or serious can happen. If the person takes things too far,
simply walk away. If he turns out to be a jerk or just not so
interesting and good looking after all, nothing much has
been lost.
Secondly, it provides the opportunity for empty, meaning
less interaction. You don’t know the person and understand
that you most likely will never take die time to get to know
him later. Therefore, most personality flaws or incompati
bilities either have not yet surfaced or usually can be over
looked. Maybe he has an ultra-conservative mother who
would hate you and talk to her friends about the little ear
ring on the top of your left ear. No problem. He might lis
ten to Nine Inch Nails and wear dirty socks to bed. It does
n’t matter.
If he’s from western Pennsylvania and says “you’unz”
and “warsh,” you don’t even have to decide if these words
annoy you. After all, this person needs to stay attractive for
only a brief period of time - an evening, tops.
Sometimes, people who meet each other this way do call
one another, have conversations or even start to date each
other. In these cases, though, the situation takes on mean
ing and the participants become somewhat important to
each other, which turns the event into something different
entirely - either solving its cheapness and emptiness or
ruining its wildness and irrelevance, depending on how
you see it.
Different people look for different experiences. Heck,
the same people look for different experiences depending
on what’s happened to them lately.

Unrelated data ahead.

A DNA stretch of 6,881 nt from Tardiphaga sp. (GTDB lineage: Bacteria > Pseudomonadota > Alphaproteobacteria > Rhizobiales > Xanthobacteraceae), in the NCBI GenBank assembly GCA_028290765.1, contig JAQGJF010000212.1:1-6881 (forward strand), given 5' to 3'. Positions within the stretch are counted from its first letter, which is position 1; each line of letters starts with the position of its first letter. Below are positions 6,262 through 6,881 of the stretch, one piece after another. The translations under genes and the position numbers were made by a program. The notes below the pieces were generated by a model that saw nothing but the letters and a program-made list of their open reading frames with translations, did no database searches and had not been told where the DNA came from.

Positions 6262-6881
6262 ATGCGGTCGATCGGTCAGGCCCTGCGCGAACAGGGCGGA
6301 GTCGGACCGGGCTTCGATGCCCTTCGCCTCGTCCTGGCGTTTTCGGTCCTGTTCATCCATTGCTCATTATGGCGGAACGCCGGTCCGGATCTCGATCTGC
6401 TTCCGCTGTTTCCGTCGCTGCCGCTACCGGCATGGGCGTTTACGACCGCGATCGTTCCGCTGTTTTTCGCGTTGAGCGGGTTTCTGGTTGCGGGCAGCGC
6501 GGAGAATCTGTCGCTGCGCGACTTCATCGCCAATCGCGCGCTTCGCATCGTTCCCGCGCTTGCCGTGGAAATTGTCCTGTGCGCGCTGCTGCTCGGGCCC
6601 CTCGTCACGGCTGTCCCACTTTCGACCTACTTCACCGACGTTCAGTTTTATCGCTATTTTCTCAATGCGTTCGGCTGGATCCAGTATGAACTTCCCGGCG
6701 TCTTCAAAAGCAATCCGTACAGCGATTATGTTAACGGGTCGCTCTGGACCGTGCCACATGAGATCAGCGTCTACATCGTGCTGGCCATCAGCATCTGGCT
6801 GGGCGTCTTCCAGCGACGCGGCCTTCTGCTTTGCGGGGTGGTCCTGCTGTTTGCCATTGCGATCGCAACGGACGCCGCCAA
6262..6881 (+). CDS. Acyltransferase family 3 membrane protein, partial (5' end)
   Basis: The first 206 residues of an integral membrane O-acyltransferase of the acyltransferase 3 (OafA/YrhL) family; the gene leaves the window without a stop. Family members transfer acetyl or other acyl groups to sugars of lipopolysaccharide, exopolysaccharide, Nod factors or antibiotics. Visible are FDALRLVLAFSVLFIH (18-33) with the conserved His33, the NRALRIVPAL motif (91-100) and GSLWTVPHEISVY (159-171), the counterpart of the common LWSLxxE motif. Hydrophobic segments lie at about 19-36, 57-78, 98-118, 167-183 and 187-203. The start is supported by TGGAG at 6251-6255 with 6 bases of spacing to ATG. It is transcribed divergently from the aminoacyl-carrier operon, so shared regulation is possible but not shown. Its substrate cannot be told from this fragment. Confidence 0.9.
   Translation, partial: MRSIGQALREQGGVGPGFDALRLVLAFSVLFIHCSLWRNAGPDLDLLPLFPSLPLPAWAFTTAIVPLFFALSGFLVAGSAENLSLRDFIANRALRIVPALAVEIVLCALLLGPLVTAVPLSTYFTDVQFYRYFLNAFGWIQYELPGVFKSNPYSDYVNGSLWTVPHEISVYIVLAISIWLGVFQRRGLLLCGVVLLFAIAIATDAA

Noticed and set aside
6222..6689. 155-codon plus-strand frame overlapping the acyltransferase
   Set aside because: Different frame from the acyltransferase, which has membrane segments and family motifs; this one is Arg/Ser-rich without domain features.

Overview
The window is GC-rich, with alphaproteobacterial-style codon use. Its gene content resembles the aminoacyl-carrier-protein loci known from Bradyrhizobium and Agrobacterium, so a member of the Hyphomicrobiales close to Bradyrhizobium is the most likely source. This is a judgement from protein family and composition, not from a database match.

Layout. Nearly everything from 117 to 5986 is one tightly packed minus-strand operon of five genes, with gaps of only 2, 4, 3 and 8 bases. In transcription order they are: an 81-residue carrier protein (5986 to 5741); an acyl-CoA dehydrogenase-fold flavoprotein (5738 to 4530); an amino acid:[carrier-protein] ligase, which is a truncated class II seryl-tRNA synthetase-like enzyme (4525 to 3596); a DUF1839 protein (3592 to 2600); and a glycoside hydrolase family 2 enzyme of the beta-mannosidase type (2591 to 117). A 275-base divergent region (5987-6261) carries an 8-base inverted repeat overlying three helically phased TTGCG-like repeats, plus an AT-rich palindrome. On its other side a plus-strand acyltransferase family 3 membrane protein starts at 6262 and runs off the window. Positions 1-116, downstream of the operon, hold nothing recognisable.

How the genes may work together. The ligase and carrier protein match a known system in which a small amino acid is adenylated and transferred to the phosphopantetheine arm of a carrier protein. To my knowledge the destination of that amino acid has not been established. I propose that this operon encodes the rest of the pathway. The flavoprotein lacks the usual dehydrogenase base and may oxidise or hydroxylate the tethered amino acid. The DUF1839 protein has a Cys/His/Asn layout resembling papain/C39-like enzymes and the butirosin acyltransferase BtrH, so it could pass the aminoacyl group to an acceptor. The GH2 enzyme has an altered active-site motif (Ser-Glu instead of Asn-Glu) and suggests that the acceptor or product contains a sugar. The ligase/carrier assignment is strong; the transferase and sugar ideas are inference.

Sure, meaningless kissing that you forget about the next
day won’t give you what you’d get from a boyfriend a girl
friend, but sometimes to some people, that probably seems
pretty desirable.
Relationships require effort and commitment but can
hurt. Then again, being completely alone can seem lonely.
“Hooking up” or “pulling” seems to meet somewhere in
the middle. Maybe it offers a temporary solution, but it also
could mean baby steps towards allowing for something
more permanent in your life.
Thinking back to the guy on Halloween, in a strange
way, it makes sense. Most of the night, he didn’t talk. If any
of the people who didn’t know him started a conversation
with him, his ears turned red.
So, if he wanted to kiss someone, the situation he picked
suited him well -a way of kissing in which people never
seem to touch one another and almost forget the next day
that they have.
Marian Crotty can be reached
to you last semester namely representing
you as students. A window of opportunity
has opened and good things are just around
the comer. For instance, the First Annual
Poplar Ball will be held next Thursday,
Nov. 8.
The Unsung Founders Memorial, our
senior gift, is in the beginning stages of
After this year’s fall Senior Week we will
continue to serve you by offering more
activities to bring our class together in an
unforgettable way.
The marshals and I welcome any com
ments or questions that you might have.
Thank you for your time.
Ben Singer
Class of 2002
This letter was co-signed by senior mar
shals Eric Berg, Josh Bosin, Andy Brauer,
Adina Dubin, Marcus Harvey, Mike Hyatt,
Tim Kincaid, Reida Lawerence, Emily
Lemons, Kelly Lucas, Chaz Lusk, Jheanne
Malit, Reginald Benitez Manning, Courtney
McCarthy, Brian Oten, Tara Pierce, Shawn
Brooks, Brook Roper, Cameron Russell,
John Scerri, Tomeka Suber, Moira
Vanderhoof, Brittany Whitesell, Bryon
Wilson, Andy Villa, Pratt Butler, Cammie
D’Alpe and Shayla Higginbotham.
Sbr Daily (Tar
The Daily Taf Heel wel
comes reader comments
and criticism. Letters to
the editor should be no
longer than 300 words
and must be typed, dou
ble-spaced, dated and
signed by no more than
two people. Students
should include their year,
ma|or and phone num
ber. Faculty and staff
should include their title,
department and phone
number. The DTH reserves
the right to edit letters
for space, clarity and vul
garity. Publication is not
guaranteed. Bring letters
to the DTH office at Suite
104, Carolina Union, mail
them to P.O. Box 3257,
Chapel Hill, NC 27515 or
e-mail forum to: